n South African Journal on Human Rights - Envisaging provincial powers : a curious journey with the Constitutional Court
|Article Title||Envisaging provincial powers : a curious journey with the Constitutional Court|
|© Publisher:||Juta Law Publishing|
|Journal||South African Journal on Human Rights|
|Affiliations||1 University of the Witwatersrand|
|Publication Date||Jan 2014|
|Pages||24 - 40|
|Keyword(s)||Constitution of the Republic of South Africa, 1996, Constitutional Court, Federalism, Provinces and Provincial government|
ISI Social Science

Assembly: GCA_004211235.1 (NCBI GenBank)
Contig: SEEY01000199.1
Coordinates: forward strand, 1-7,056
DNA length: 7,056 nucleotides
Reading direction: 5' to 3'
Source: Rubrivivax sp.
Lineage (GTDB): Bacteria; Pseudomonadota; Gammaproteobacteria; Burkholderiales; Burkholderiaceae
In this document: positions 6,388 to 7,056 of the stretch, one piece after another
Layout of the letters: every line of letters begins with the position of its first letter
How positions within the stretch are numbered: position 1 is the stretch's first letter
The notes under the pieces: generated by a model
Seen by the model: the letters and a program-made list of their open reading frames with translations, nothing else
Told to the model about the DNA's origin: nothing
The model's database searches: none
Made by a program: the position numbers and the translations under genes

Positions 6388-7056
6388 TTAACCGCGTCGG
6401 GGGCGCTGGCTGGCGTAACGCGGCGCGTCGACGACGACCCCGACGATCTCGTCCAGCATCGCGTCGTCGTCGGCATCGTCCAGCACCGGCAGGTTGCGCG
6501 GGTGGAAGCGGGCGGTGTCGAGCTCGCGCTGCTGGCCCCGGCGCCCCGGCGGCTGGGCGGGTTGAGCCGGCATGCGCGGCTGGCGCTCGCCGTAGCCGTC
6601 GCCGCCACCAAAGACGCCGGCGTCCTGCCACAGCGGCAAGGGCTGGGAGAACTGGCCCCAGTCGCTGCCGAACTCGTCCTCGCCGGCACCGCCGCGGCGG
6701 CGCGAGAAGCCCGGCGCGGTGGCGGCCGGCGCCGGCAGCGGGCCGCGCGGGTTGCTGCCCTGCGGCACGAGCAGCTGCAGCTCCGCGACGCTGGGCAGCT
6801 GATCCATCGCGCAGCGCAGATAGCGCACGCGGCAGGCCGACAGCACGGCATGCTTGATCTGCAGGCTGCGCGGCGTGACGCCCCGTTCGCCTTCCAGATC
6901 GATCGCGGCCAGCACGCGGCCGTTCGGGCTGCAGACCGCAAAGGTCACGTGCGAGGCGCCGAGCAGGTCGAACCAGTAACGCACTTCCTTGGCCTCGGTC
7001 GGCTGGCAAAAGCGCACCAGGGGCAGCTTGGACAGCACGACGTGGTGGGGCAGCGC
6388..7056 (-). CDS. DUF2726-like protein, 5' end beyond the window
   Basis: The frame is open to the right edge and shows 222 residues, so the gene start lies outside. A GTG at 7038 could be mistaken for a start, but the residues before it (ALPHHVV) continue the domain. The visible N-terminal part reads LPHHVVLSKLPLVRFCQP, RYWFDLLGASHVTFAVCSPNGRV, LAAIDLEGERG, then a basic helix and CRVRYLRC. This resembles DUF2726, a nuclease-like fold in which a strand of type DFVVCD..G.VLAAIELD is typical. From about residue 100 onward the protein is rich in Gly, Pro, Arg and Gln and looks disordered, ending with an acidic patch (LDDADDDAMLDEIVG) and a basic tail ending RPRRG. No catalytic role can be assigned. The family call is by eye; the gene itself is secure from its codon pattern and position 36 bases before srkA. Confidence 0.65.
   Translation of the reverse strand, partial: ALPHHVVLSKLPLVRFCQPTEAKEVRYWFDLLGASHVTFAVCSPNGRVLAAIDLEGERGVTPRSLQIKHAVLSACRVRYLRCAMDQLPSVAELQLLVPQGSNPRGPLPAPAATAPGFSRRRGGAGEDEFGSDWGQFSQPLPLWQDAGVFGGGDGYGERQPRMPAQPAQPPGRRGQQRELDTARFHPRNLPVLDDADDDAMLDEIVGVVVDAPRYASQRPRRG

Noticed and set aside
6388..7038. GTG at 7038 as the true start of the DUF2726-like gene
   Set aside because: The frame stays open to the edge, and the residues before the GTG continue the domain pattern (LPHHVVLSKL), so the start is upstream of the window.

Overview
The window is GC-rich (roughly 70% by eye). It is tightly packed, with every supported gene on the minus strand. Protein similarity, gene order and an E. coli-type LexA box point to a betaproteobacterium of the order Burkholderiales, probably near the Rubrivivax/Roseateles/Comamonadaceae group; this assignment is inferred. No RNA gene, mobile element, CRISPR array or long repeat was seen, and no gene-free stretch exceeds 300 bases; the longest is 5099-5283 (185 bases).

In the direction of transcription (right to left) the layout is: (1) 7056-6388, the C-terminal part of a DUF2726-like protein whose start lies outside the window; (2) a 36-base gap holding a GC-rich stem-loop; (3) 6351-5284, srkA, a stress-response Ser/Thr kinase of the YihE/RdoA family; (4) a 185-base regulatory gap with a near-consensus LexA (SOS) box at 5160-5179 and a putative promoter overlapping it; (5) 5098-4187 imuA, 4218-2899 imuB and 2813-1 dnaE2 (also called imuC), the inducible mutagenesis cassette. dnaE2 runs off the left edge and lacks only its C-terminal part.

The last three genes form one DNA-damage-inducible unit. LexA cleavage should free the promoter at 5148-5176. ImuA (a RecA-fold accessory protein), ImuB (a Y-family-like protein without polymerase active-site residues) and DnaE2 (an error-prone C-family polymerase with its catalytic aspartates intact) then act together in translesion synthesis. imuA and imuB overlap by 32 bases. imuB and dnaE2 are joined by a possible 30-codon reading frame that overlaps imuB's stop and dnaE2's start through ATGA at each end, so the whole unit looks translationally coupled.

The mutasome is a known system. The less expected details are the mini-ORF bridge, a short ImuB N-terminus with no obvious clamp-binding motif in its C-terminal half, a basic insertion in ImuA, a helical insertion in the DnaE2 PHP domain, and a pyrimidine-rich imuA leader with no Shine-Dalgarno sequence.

This article examines the Constitutional Court's attitude to federalism over the last two decades. The Chaskalson court was affirming and respectful of provincial powers. Justice Ngcobo's majority judgment in DVB Behuising in 2000 epitomised this trend. A decade later Chief Justice Ngcobo wrote the judgment of the court in Tongoane which also showed a powerful appreciation of the constitutional design when it came to provincial powers. These two judgments illustrate a functional approach to federalism, which aims to make the constitutional scheme work as a coherent whole. Tongoane is also an illustration of the previous Chief Justice's preoccupation with facilitating democratic accountability at both national and provincial levels. Justice Ngcobo's nuanced approach to federalism matters makes his last judgment in Limpopo all the more surprising. The tone of the Limpopo judgment is that the court must be on its guard to prevent provincial government from usurping national powers. The decision foists extreme dependence on provincial legislative bodies in practice and on a symbolic level. Strong dissents from Justice Cameron and now retired Justice Yacoob resonate with positions that they had taken during the Chaskalson years. Curiously Justice Ngcobo's final majority judgment with which the new Chief Justice Mogoeng concurs, resonates strongly with a previous attitude to provincial powers taken by Justice Mogoeng in the court a quo in DVB Behuising. Justice Ngcobo respectfully rejected Judge Mogoeng's approach when that case came before the Constitutional Court on appeal. In Limpopo Justice Ngcobo could be seen as adopting the tenor of Justice Mogoeng's previous judgment. Is increasing hostility to provincial powers likely to become a feature of the jurisprudence of the future Constitutional Court?
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